|Inside the Curry County Jail|
|Written by Jane Stebbins, Pilot staff writer|
|March 15, 2013 10:53 pm|
t’s Monday at the Curry County Courthouse and throngs of people are waiting to see the judges. Some are coming from the jail, escorted by a deputy. Others are coming from home to face charges including alleged assaults, thefts, menacing, domestic violence, DUII and felony drug possession.
As they filter out of the courtrooms, they start filling the lobby of the Sheriff’s Office, waiting to be booked — fingerprinted and certified — and then, usually, released.
Deputy Don Hickcox opens the door from the office booking area, walks down the hall to another door to another room, then through two more doors to the lobby.
A man stands up and follows him through the doors: first a card key, then a large brass “folger” key, reminiscent of jail keys of the Wild West. He leaves Scott in the booking area, then radios to downstairs to dispatch to electronically open the door to the booking office. Clank! Three keys; 20 feet.
He fingerprints Scott, searches through the computer for warrants and makes his way through the doors to lead Scott back to the lobby.
Scott, of Tigard, has been charged with five counts of third-degree rape (having sex with a person under 16 years of age) — and without as little as a glance from the booking deputy, is released back onto the streets.
Just another day in the life of a Curry County jail keeper.
There’s no saying who will return for their court dates. But the deputies must continually book and release because they are so short staffed.
The phone rings … and rings.
A woman in a holding cell begins to sing, to shouts of other inmates telling her, in so many words, to keep quiet.
Hickcox sighs and brings in another inmate.
“Hey!” the man calls to Deputy Ryan Burgess, who’s walking down the hall.
“Well, you know,” the man says. “Catch and release; it’s what you do.”
Some in wealthier communities call their jails the Hilton, the Taj Mahal, Club Med.
Curry County Jail is not among those.
Here, in a 50-year-old building that’s literally falling apart, and working with a staff that’s so minimal it’s a stretch to call it skeletal, three deputies are juggling duties, filling in for others and watching each other’s backs.
There’s no room in the jail — a common occurrence — where the cells are undersized, dimly lighted and noisy. Inmates rest on beds made of grated metal with a thin pad and scratchy blanket for bedding. Sometimes, a mattress is pulled into the visitation room so deputies can keep an eye on a dangerous or suicidal inmate.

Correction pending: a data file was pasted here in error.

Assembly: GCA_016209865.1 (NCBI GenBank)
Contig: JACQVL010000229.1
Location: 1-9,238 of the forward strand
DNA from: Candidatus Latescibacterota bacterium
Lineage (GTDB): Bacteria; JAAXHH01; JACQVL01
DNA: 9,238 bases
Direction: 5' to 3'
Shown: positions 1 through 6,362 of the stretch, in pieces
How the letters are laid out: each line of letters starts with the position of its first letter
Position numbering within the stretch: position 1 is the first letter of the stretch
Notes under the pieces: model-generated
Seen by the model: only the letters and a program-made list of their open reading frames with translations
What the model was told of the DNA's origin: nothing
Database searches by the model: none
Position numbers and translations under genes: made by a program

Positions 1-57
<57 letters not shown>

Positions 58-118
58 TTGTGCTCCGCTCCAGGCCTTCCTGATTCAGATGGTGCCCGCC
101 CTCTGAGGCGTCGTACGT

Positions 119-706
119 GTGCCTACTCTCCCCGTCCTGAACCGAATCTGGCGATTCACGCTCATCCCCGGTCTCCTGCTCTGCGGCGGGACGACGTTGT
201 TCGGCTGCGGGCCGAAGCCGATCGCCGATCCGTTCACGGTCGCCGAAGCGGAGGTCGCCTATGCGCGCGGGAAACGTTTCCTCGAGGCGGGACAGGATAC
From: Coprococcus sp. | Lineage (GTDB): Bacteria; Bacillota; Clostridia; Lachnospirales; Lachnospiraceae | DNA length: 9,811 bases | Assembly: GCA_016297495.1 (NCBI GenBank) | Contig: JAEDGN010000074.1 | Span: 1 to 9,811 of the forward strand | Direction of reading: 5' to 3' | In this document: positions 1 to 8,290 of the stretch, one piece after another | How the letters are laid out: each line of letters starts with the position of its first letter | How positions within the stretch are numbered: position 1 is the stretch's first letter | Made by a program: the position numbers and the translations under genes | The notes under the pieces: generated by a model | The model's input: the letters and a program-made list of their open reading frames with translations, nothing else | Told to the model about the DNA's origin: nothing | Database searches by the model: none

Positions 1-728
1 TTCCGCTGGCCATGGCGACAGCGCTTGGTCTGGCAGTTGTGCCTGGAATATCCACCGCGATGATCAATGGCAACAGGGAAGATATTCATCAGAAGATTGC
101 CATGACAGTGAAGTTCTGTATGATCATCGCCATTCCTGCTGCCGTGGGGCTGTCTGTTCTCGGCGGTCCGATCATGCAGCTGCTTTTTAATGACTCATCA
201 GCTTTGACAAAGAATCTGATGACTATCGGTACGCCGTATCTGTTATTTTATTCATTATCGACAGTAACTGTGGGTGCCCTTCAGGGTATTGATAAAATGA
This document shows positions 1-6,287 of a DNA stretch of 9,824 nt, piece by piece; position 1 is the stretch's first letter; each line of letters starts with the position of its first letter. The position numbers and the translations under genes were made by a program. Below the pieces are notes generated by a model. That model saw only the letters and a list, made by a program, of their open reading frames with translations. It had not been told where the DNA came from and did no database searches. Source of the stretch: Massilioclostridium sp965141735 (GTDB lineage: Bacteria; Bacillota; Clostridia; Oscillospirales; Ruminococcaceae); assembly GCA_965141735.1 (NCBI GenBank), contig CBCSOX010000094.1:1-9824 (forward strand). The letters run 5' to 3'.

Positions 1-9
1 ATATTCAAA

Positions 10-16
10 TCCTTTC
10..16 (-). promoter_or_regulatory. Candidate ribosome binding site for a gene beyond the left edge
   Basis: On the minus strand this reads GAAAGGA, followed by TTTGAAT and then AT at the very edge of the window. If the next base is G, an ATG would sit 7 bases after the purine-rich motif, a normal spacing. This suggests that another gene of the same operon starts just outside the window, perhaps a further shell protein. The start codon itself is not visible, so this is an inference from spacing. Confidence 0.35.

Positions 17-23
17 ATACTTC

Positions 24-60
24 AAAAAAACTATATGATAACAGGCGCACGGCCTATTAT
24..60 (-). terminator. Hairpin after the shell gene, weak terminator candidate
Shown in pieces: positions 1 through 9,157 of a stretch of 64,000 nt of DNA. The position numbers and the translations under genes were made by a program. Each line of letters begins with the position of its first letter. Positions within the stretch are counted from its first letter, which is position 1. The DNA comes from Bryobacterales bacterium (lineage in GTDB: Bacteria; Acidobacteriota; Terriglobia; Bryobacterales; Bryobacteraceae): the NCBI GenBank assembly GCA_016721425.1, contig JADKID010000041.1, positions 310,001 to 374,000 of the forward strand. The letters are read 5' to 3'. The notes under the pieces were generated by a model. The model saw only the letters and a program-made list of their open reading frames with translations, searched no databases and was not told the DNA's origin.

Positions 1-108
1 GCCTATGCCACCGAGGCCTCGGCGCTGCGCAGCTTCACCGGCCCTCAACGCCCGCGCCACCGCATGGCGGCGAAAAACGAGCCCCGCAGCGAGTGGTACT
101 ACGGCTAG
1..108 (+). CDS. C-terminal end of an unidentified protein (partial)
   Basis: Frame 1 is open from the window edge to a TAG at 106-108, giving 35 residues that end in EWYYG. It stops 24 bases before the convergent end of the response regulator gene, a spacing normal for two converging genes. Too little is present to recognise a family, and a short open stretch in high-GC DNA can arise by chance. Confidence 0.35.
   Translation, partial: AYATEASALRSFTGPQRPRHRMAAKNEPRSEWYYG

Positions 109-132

It’s cold in the north hallway cells, where walls face the outside — so the only working heat in the building is running in the center hallway, where inmates are sweltering. Space heaters warm one place up; fans cool another down.
Lieutenant David Denny knows it all too well. With 15 years at the sheriff’s department, he’s seen the building through good times and bad — and these days, with the county hanging on by a worn fiscal thread, the weaknesses have become much more apparent.
Inmates today are quiet, except for the singing woman who occasionally grabs the bars of her cell and rattles them; the building shudders with the echoes. Modern facilities feature solid metal or plexiglass doors.
The phone begins to ring again.
Burgess makes a round, lifting a metal flap on each cell door to ensure all is OK inside. The woman breaks into a loud country-western song, followed by yelling from her neighbors.
“C’mon; let’s go,” Burgess orders an inmate.
“You OK, Ryan?” Denney asks from another small room, where two fluorescent bulbs flicker over his jail log book and the computer into which he’s placing names, numbers, addresses, alleged crimes.
“For now,” Burgess mutters. “C’mon; get up. I didn’t think he was going to get up.”
It’s nearing noon, and inmates are milling about their cells. Some have only about 50 square feet in which to pace. A work center inmate — formerly called trustees — works in the kitchen, spooning food onto rubber trays. The only sharp knife is affixed to a center island by a metal cable.
The work center inmate hands each tray to a deputy who in turn, passes it to the people behind bars. Inmate-to-inmate contact is expressly forbidden, to discourage communication and the transfer of contraband.
Inmates hide notes in cracks in the walls. They stash them in pockets of clothing going to the laundry. Things come and go, from notes to drugs.
Last fall, an inmate managed to pry from a wall of the exercise yard wall a sharp, rusted metal bar, 18 inches long and a potential weapon. The rusted bar was a structural part of the building. Last week, an incoming inmate was caught trying to smuggle morphine hidden in a syringe in his body to other inmates.
The thick and thin
There are three deputies on duty today, but there should be at least that many more. That’s due to cutbacks, layoffs and departmental spinoffs the county has undertaken in recent years to address its fiscal shortcomings in light of vanishing timber funds.
Voters will be asked May 21 to approve a five-year tax levy to increase property taxes by $1.84 per $1,000 assessed valuation for those living within city boundaries and $1.97 for those in unincorporated Curry County.
Without it, the jail will close, critical county departments will be further slashed and the possibility looms that the state would come in and take over.
Denney doesn’t know what he’ll do if it the levy doesn’t pass and, as his wife works for the county as well, it would be a double-whammy on his family.
But that’s not on his mind today. He’s got a regular workload to complete: fingerprinting, feeding, checking on people, filling out endless reports, escorting inmates to court, to the hospital, to visit family or an attorney. He must check on inmates every hour — every 15 minutes for those on suicide watch.